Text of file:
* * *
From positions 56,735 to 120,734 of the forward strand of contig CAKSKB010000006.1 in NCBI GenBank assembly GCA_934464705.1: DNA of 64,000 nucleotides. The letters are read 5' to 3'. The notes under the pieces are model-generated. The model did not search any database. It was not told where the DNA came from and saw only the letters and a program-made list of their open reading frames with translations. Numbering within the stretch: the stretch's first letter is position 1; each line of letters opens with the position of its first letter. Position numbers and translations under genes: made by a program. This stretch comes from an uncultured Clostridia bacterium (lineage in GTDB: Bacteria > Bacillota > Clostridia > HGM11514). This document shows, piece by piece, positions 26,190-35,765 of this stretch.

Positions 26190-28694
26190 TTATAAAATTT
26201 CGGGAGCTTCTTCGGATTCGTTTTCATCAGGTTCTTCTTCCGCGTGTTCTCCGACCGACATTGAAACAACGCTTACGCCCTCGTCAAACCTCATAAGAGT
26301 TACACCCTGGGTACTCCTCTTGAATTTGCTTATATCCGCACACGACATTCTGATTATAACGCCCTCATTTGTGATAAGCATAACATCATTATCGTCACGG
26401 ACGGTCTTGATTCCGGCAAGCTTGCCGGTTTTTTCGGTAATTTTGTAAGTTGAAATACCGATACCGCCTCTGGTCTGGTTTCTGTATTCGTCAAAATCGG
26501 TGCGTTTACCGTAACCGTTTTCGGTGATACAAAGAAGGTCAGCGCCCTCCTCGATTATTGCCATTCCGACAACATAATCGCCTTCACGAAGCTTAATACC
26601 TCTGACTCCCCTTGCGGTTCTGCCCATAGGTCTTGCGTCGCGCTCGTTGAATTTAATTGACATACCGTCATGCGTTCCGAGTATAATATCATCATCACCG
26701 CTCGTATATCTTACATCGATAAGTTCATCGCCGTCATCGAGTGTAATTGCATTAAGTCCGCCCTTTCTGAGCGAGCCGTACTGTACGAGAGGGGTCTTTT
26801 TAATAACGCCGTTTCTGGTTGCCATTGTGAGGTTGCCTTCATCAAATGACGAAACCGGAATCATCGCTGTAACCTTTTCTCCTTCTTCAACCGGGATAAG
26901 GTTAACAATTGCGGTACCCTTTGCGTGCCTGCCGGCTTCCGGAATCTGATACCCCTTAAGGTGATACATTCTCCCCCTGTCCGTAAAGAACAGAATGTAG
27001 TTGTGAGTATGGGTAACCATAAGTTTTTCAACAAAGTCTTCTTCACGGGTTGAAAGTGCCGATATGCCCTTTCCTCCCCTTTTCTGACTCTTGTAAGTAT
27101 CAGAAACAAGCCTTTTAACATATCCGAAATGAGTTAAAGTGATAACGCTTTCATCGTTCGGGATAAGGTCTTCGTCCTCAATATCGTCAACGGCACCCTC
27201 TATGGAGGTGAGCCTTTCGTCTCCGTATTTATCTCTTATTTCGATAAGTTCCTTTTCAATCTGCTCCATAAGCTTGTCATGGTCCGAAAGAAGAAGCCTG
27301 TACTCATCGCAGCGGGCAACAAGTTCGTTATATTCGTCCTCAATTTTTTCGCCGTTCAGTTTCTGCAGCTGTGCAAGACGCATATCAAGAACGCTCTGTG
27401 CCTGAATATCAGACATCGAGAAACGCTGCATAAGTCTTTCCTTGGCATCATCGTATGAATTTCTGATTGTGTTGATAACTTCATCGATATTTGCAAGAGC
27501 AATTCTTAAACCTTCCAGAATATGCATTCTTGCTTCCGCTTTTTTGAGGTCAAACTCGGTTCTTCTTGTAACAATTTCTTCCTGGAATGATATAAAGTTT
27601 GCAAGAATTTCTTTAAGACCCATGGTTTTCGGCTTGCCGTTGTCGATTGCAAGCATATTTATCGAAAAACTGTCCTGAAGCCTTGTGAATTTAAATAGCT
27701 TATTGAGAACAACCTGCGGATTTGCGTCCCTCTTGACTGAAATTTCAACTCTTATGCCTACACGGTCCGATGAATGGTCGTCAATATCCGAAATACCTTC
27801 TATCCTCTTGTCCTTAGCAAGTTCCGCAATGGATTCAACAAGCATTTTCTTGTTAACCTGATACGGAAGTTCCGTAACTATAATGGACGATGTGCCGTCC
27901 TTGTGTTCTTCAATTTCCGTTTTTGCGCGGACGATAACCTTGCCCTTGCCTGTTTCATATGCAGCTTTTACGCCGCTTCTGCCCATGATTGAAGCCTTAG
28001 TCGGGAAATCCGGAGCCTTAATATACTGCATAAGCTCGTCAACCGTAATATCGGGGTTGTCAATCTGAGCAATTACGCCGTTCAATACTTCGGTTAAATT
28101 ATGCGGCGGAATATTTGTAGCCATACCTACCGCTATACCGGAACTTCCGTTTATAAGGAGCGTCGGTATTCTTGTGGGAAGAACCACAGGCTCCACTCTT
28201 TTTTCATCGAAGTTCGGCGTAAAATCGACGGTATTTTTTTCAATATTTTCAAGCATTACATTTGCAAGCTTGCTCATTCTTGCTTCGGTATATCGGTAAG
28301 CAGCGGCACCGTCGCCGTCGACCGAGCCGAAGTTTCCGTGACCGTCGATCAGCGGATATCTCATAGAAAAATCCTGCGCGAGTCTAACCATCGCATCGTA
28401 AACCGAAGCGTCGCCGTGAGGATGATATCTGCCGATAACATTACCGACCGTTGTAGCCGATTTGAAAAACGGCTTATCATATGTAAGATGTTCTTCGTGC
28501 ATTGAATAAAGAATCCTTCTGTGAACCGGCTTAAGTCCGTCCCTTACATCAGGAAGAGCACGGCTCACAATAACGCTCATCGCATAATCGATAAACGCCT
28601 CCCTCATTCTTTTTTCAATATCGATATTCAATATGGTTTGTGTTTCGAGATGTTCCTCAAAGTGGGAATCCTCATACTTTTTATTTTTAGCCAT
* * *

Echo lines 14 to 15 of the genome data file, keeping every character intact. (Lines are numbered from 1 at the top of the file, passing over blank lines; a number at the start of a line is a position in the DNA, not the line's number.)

27201 TATGGAGGTGAGCCTTTCGTCTCCGTATTTATCTCTTATTTCGATAAGTTCCTTTTCAATCTGCTCCATAAGCTTGTCATGGTCCGAAAGAAGAAGCCTG
27301 TACTCATCGCAGCGGGCAACAAGTTCGTTATATTCGTCCTCAATTTTTTCGCCGTTCAGTTTCTGCAGCTGTGCAAGACGCATATCAAGAACGCTCTGTG